Chapter VI, {\it Faces of Polytopes}, explores the combinatorial structure of polytopes: the number of faces of a given dimension that a polytope can have, how the faces fit together and what is the facial structure of some particularly interesting polytopes, such as the permutation polytope and the cyclic polytope. This approach is based on considering a sufficiently generic linear function on a polytope and using some combinatorial (counting) or metric arguments.
Chapter VII, {\it Lattices and Convex Bodies}, discusses some discrete aspects of convexity. A lattice in Euclidean space is defined and how lattices interact with convex bodies is explored. It is focused on metric rather than combinatorial aspects of this interaction. The landmark results of this chapter are the theorems of Minkowski and Minkowski-Hlawka with applications to number theory problems and construction of dense sphere packings (which are related to coding), flatness results and the Lenstra-Lenstra-Lovász basis reduction algorithm. Problems address properties of some particular lattices, such as $\Bbb Z^n$, $D_n$, $A_n$, $E_6$, $E_7$ and $E_8$; results on enumeration of lattice points in convex bodies, such as Pick’s Formula and its extensions; and other interesting results, such as Doignon’s lattice version of Helly’s Theorem.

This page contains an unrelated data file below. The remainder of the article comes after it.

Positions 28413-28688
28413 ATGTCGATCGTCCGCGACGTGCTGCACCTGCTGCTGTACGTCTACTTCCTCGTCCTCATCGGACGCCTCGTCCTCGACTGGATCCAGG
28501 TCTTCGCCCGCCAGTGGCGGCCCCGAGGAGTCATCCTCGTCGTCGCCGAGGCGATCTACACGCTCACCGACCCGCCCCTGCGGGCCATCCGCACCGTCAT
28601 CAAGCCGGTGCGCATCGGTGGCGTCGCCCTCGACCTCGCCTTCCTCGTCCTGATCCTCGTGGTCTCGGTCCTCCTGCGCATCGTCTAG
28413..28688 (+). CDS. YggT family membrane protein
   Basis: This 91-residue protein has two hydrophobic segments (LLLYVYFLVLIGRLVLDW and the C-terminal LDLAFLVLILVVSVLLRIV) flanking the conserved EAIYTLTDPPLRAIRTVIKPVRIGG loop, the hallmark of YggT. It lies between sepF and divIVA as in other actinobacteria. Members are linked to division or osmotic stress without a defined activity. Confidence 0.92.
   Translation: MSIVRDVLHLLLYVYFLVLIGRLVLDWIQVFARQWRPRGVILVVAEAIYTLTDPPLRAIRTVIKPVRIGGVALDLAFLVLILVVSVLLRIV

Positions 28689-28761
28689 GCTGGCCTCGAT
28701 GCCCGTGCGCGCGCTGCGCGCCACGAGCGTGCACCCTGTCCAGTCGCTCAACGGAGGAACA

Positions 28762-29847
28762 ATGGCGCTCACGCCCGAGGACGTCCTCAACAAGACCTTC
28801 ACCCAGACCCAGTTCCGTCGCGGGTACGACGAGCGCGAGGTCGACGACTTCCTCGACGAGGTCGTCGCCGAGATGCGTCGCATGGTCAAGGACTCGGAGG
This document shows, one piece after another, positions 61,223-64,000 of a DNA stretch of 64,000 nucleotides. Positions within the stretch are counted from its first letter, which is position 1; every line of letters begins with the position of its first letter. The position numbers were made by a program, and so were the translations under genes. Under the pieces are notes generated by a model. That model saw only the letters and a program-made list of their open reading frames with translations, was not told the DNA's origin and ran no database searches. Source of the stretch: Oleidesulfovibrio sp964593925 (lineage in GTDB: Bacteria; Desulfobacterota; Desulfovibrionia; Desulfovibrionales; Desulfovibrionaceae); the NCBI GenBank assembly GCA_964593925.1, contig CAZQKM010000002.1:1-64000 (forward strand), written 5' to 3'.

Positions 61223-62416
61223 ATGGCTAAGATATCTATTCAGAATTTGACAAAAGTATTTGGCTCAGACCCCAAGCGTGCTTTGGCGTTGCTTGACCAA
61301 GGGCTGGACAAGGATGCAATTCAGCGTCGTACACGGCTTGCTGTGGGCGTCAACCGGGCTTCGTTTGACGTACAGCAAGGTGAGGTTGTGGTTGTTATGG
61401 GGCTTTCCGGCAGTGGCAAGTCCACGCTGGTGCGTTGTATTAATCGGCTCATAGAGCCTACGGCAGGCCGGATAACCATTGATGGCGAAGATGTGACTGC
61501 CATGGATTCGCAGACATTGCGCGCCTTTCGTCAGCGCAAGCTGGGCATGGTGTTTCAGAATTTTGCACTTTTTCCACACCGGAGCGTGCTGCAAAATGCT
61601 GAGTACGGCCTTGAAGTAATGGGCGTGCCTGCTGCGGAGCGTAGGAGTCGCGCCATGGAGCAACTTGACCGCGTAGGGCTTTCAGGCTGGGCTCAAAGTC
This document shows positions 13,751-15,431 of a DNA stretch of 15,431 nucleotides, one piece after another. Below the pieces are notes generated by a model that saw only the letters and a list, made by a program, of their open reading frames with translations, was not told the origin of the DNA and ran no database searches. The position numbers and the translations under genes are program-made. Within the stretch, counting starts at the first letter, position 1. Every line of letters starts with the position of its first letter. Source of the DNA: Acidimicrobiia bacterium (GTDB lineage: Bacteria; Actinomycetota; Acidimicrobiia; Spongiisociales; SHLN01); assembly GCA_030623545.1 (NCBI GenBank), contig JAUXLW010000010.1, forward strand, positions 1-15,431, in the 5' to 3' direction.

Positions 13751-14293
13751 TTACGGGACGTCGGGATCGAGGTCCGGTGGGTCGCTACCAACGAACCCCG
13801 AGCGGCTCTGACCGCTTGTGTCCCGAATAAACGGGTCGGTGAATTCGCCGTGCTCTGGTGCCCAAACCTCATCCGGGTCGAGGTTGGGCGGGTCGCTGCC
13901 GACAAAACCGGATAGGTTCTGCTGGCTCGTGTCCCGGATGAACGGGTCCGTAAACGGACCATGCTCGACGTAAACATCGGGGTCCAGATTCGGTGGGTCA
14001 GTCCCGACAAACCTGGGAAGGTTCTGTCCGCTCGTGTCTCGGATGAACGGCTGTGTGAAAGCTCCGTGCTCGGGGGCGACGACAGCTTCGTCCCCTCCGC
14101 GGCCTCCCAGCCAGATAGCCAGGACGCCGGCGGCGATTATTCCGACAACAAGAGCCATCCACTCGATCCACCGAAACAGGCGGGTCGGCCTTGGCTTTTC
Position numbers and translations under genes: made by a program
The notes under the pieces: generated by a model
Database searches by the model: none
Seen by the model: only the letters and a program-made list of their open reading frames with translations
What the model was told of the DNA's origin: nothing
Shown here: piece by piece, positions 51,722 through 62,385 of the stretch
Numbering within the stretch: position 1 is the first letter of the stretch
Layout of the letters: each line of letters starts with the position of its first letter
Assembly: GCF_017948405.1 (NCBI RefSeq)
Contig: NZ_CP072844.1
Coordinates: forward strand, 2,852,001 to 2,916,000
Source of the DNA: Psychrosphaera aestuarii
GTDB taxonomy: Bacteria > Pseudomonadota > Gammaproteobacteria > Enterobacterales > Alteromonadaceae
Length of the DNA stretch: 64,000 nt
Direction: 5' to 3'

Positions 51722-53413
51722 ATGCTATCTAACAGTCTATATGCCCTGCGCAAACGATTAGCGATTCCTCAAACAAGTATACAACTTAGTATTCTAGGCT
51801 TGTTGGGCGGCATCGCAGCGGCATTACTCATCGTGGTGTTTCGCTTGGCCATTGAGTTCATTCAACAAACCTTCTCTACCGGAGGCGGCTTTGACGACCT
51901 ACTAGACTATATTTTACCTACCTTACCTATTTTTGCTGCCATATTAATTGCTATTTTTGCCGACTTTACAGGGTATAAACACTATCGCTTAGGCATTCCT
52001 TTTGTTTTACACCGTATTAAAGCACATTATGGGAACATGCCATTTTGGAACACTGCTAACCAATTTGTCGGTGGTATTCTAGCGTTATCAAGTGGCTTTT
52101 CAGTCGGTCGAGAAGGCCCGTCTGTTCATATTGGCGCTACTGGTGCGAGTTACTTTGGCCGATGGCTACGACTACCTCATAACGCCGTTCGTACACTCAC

Chapter VIII, {\it Lattice Points and Polyhedra}, discusses the enumeration of lattice points in polyhedra. The main tools are generating functions, also known as exponential sums, and some identities in the algebra of polyhedra. A parallel theory for exponential integrals is developed in the exercises. The case of the standard integer lattice $\Bbb Z^d\subset\Bbb R^d$ is considered. The case of a general lattice $\Lambda\subset \Bbb R^d$ reduces to that of $\Bbb Z^d$ by a change of the coordinates.
The book will benefit both teacher and student. It is easy to understand, and entertaining to the reader.